Fastum Gel contains the active ingredient ketoprofen, which is a type of medicine called a non-steroidal anti-inflammatory drug (NSAID). NSAIDs are used to relieve pain and inflammation.
What is it used for?
- Local pain and inflammation resulting from soft tissue injuries and acute sprains or strains.
How does it work?
- Powergel contains the active ingredient ketoprofen, which is a type of medicine called a non-steroidal anti-inflammatory drug (NSAID). NSAIDs are used to relieve pain and inflammation.
- Ketoprofen works by blocking the action of a substance in the body called cyclo-oxygenase (COX). Cyclo-oxygenase is involved in the production of various chemicals in the body, some of which are known as prostaglandins. Prostaglandins are produced by the body in response to injury and certain diseases and conditions, and cause pain, swelling and inflammation.
Use with caution in
- Severely decreased kidney function.
- History of ulceration or bleeding in the stomach or intestines.
- History of asthma or allergic diseases.
Not to be used in
- Children under 12 years of age.
- Broken, irritated, infected or diseased skin, or open wounds.
- People in whom aspirin or other NSAIDs, eg ibuprofen, cause allergic reactions such as asthma attacks, itchy rash (urticaria), nasal inflammation (rhinitis) or swelling of the lips, tongue and throat (angioedema).
This medicine should not be used if you are allergic to one or any of its ingredients. Please inform your doctor or pharmacist if you have previously experienced such an allergy.
If you feel you have experienced an allergic reaction, stop using this medicine and inform your doctor or pharmacist immediately.
Pregnancy and breastfeeding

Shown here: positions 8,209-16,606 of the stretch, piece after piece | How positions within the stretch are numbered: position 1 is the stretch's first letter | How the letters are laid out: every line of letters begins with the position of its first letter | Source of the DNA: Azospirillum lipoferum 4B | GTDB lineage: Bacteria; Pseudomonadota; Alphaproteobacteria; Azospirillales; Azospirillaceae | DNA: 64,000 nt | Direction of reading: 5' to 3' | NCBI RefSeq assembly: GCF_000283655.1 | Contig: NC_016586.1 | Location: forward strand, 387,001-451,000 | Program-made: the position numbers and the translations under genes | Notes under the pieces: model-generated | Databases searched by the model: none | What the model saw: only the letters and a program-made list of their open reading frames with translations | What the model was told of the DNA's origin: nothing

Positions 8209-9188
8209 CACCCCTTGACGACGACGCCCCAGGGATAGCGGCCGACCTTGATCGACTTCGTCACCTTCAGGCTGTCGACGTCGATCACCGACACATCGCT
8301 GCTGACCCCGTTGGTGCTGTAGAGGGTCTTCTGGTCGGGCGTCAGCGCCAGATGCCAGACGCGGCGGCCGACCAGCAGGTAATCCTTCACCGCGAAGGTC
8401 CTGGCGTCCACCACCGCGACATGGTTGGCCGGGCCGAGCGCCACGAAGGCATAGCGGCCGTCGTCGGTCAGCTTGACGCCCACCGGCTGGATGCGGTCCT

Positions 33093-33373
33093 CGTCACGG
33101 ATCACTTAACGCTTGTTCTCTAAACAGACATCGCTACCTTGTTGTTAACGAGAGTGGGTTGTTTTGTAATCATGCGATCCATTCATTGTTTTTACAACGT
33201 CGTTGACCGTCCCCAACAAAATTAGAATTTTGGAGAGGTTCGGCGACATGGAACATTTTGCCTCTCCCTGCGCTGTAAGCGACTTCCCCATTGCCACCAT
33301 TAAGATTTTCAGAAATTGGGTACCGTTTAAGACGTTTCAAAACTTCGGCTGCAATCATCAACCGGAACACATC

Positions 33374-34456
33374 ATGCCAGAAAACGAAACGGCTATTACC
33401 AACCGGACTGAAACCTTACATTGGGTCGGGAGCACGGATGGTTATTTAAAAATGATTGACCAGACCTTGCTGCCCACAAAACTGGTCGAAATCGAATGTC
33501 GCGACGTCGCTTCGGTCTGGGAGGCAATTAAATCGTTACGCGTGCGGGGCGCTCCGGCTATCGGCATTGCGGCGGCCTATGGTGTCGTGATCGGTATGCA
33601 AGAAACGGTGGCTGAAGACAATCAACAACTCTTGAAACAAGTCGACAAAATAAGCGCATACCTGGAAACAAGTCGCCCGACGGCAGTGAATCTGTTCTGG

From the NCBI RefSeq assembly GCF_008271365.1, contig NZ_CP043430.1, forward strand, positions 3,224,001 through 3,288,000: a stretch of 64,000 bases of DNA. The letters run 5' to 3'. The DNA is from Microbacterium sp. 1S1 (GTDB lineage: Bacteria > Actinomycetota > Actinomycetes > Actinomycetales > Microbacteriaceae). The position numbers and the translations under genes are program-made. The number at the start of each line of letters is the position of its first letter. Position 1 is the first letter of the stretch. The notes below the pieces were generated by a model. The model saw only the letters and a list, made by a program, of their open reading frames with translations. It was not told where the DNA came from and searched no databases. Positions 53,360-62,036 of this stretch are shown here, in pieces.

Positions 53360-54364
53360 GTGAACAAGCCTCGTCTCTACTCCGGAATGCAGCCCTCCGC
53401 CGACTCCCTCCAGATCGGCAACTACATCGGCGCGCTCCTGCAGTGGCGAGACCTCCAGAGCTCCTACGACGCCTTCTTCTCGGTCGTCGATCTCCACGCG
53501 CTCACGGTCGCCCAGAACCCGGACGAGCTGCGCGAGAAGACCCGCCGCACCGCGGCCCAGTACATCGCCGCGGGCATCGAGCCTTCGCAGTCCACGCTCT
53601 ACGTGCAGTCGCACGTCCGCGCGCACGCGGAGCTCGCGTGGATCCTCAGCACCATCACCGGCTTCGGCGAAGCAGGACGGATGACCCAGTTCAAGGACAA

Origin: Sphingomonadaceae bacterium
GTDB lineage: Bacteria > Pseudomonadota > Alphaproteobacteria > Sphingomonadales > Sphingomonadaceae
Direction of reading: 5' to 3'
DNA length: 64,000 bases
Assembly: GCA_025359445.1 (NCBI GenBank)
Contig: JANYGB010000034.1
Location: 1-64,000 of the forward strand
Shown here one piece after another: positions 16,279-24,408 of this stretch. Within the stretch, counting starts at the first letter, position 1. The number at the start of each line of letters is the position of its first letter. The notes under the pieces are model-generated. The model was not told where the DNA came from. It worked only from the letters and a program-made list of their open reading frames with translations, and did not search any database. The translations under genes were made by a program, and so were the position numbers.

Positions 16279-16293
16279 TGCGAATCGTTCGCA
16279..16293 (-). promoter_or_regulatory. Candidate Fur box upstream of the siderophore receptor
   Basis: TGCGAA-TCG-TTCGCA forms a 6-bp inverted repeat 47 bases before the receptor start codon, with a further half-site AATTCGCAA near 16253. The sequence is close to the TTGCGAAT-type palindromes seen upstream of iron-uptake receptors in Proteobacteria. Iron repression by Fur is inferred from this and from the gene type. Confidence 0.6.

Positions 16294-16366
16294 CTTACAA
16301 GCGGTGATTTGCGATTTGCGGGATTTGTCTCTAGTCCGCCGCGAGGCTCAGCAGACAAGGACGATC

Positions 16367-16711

Certain medicines should not be used during pregnancy or breastfeeding. However, other medicines may be safely used in pregnancy or breastfeeding providing the benefits to the mother outweigh the risks to the unborn baby. Always inform your doctor if you are pregnant or planning a pregnancy, before using any medicine.
- The safety of this medicine for use during pregnancy has not been established. It should be avoided during pregnancy and in particular during the third trimester, unless considered essential by your doctor. Seek medical advice from your doctor.
- Ketoprofen may pass into breast milk, but in such small quantities that it is unlikely to harm the baby. Seek medical advice from your doctor.
Medicines and their possible side effects can affect individual people in different ways. The following are some of the side effects that are known to be associated with this medicine. Just because a side effect is stated here does not mean that all people using this medicine will experience that or any side effect.
- Skin reactions such as itching, irritation, redness and rash.
- Abnormal reaction of the skin to light, usually a rash (photosensitivity).
- If large amounts of the gel are applied, particularly if used for long periods of time, sufficient medicine may be abosrbed into the bloodstream to have effects on other areas of the body.
The side effects listed above may not include all of the side effects reported by the medicine's manufacturer.
For more information about any other possible risks associated with this medicine, please read the information provided with the medicine or consult your doctor or pharmacist.
How can this medicine affect other medicines?
- When it is used on unbroken skin this medicine is unlikely to be absorbed in sufficient amounts to affect other medicines that are being taken by mouth. However, you should tell your doctor or pharmacist what medicines you are already using, including those bought without a prescription and herbal medicines, before using this medicine. Similarly, check with your doctor or pharmacist before taking any new medicines while using this one, to ensure that the combination is safe.